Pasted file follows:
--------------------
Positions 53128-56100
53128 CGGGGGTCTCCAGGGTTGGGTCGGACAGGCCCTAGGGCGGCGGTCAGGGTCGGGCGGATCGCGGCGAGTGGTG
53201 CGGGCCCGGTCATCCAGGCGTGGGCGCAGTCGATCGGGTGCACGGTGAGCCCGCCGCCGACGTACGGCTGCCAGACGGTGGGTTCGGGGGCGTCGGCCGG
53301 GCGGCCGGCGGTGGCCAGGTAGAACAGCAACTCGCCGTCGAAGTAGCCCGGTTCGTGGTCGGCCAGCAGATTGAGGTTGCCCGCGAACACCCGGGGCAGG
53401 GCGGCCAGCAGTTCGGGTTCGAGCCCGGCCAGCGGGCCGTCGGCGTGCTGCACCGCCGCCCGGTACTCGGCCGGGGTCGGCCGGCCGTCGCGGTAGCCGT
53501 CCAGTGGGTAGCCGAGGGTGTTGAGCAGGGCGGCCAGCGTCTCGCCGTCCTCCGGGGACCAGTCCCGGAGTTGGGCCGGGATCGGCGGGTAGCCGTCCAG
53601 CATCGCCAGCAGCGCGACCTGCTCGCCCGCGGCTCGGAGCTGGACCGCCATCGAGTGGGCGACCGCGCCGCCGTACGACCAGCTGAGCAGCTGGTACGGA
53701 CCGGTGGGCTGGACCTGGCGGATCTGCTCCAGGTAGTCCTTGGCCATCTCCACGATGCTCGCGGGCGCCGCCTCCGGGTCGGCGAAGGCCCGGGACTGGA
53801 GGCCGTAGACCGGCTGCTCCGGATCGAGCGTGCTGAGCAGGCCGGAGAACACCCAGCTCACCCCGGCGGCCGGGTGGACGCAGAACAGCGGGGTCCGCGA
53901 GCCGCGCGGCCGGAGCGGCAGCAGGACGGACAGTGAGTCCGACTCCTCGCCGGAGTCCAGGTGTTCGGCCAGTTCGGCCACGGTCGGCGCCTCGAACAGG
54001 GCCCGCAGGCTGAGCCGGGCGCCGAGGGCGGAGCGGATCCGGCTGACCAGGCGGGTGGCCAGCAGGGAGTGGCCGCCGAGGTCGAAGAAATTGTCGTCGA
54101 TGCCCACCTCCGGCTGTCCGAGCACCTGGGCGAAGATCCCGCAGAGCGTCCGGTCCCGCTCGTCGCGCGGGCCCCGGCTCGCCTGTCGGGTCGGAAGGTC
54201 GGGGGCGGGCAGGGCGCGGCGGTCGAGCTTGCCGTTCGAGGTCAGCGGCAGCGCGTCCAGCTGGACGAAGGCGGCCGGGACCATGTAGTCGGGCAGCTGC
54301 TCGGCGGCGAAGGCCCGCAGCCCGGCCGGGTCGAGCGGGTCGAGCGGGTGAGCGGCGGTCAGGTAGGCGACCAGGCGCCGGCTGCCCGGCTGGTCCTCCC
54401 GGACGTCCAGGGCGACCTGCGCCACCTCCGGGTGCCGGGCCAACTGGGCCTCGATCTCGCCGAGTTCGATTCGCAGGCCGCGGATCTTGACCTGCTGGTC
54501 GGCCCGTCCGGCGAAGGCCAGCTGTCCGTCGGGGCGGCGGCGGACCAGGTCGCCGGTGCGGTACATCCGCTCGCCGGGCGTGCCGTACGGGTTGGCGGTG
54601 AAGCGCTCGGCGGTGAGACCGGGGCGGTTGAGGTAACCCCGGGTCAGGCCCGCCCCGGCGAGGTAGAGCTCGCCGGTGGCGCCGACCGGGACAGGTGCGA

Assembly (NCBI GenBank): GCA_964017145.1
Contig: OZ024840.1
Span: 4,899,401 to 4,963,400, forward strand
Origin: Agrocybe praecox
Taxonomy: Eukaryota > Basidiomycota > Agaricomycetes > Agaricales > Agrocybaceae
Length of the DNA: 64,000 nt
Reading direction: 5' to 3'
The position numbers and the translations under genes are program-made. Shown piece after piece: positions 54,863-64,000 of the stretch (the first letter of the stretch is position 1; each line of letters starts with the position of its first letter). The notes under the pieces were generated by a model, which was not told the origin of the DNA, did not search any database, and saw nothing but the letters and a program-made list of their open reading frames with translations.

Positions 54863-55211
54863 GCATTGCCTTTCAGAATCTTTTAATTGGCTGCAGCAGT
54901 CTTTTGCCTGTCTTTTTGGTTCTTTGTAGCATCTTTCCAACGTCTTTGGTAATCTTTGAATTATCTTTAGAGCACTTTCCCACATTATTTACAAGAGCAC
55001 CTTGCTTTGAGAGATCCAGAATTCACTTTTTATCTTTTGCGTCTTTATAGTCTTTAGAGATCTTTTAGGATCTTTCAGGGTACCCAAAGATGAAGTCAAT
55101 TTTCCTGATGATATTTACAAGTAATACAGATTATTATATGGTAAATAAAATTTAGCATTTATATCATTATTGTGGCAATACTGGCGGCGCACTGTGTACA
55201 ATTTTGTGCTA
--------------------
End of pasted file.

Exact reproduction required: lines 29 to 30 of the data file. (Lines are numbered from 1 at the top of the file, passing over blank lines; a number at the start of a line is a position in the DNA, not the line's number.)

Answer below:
55001 CTTGCTTTGAGAGATCCAGAATTCACTTTTTATCTTTTGCGTCTTTATAGTCTTTAGAGATCTTTTAGGATCTTTCAGGGTACCCAAAGATGAAGTCAAT
55101 TTTCCTGATGATATTTACAAGTAATACAGATTATTATATGGTAAATAAAATTTAGCATTTATATCATTATTGTGGCAATACTGGCGGCGCACTGTGTACA